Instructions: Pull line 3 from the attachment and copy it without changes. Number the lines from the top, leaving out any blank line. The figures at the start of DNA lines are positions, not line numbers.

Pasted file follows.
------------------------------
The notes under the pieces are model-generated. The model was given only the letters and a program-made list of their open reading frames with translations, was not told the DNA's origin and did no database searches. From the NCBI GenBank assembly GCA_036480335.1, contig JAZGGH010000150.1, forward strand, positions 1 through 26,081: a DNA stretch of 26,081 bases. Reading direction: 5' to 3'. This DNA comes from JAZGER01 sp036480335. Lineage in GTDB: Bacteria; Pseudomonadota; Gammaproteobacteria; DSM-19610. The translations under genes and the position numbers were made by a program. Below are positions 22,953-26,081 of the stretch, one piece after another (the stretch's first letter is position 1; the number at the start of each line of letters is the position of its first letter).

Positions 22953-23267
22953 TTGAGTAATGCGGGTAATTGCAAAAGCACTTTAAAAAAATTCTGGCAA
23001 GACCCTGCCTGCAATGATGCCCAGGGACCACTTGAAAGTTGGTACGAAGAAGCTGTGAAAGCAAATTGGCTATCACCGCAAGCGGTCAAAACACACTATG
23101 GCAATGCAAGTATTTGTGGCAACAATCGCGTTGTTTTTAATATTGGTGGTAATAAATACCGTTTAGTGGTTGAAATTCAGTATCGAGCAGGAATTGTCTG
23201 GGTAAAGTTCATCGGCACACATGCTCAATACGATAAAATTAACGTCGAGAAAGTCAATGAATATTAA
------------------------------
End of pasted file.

22953 TTGAGTAATGCGGGTAATTGCAAAAGCACTTTAAAAAAATTCTGGCAA